What better way to celebrate "Fat Tuesday" than to make our own rendered fat!
Strutto is rendered pig fat or lard. It is the process of removing water and bits of meat from the lard so that all that is left is pure fat. There is no smell or no taste.
The finished product can be used in baking or cooking anywhere that fat is used. We think of Italy as the land of olive oil - but in some places here in Le Marche there are no olive trees but plenty of pigs, leaving strutto or lardo the main source of fat for cooking, etc.
Lard is simply uncooked pig fat. Jason uses lard to rub on roasts in particular - usually salt is added & tastes/smells like pig. Strutto to on the other hand is boiled and should have no smell/taste and can be used to make pies, in baking and to fry. In fact, according to our resident Cardiologist, Dr. Gaggi he prefers and suggests to frying in strutto over olive oil because of the way the fat molecules penetrate the skin of the potato! Pork Fat Cardiologist Recommended
He's not alone...our free range hens love it too!
|the chickens go crazy for the bits of fat left behind!|
The best part of making strutto at home is the by-product of the fat (if you can call something this amazing a by-product), the ciccioli, all those bits of meat that were stuck to the lard are now crispy fried bits of deliciousness! Some call it cracklings even thought there is no skin, we call it ciccioli (pronounced: chee-cho-lee in our area) but whatever it's name, it's porky goodness! Everytime we make this - we are reminded "do not eat them while they are hot because they will give you an upset stomach." And every time we all reach in and devour handfuls while they are piping hot until our bellies ache…not sure if it’s the ciccioli or the sheer quantity we consume!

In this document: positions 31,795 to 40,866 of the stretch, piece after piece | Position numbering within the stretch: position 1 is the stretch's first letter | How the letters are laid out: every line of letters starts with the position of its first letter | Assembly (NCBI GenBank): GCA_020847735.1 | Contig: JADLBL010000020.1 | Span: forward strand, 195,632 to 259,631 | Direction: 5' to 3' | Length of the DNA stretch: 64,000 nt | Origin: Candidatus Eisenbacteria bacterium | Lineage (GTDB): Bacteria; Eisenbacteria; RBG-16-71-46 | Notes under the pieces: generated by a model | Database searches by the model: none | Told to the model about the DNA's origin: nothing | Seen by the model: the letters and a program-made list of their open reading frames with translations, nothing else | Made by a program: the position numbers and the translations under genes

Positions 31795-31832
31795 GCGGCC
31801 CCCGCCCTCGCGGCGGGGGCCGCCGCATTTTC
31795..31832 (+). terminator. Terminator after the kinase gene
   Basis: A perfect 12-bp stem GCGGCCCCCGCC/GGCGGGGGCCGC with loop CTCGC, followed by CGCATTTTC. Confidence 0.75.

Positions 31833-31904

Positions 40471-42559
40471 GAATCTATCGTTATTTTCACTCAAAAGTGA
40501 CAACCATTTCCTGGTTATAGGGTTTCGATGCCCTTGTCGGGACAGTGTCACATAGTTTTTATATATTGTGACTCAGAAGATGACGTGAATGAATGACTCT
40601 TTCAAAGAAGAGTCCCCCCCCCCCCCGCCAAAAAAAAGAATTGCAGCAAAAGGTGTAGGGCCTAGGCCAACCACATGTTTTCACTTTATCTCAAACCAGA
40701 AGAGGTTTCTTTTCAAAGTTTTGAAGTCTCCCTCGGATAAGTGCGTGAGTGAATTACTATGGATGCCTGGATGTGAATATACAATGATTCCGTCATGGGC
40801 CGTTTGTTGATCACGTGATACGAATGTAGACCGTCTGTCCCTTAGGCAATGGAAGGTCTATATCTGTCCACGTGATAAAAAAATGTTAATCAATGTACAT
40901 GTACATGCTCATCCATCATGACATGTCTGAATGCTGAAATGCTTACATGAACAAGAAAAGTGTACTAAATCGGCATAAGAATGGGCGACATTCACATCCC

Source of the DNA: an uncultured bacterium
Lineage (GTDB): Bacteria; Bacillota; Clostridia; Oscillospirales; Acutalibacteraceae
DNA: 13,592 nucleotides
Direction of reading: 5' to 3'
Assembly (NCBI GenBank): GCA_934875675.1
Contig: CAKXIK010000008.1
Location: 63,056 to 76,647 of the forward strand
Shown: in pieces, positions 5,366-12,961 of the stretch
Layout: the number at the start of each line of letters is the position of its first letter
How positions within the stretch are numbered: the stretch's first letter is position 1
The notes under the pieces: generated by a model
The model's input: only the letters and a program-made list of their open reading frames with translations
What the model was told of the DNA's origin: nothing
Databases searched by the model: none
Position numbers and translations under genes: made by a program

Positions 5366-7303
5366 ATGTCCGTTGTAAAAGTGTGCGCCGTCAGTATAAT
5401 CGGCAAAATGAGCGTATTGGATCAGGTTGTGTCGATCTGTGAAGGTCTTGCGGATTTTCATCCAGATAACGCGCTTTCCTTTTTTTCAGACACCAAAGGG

Types of Fat/Lard
The best type of pig fat for strutto is usually cut from the back.
The fat must be ground, similar to grinding pork shoulder for sausages. Each person has their own preference for the size of the grind - this will affect the time it takes for the fat to melt.
The courser the grind the larger the pieces of “ciccioli" or fried bites you will have.
How to Make Strutto & Ciccioli
In a large pot, melt down a little bit of already made strutto on the bottom of the pot to get it started so the fat does not stick and nothing burns. Add in your ground lard a bit at a time, stirring to make sure nothing sticks to the bottom of the pot. Once everything is in - allow the lard to completely melt and start to boil. Lower the heat and allow the fat to simmer until the little pieces of “ciccioli" can be mushed apart when pressed with a spoon upon the side of the pot. Once the ciccioli are golden & ready, strain them from the fat and toss with bay or laurel leaves and salt.
Extracting the Strutto
There are a number of different ways to press the fat out of the ciccioli - from homemade strainer to two pieces of wood as a press (as seen above). Be prepared this could get messy!!
Allow the liquid strutto to cool slightly, then funnel into whatever mode you like: long plastic sleeves, empty water bottles, etc - then you can freeze it or hang in your cellar and use as needed. In the rustic Italian countryside this is considered a beautiful gift - an old plastic water bottled filled with rendered pork fat, just cut the bottle away as you use it!
|Jason & Dr. Gaggi at our farmhouse making homemade strutto|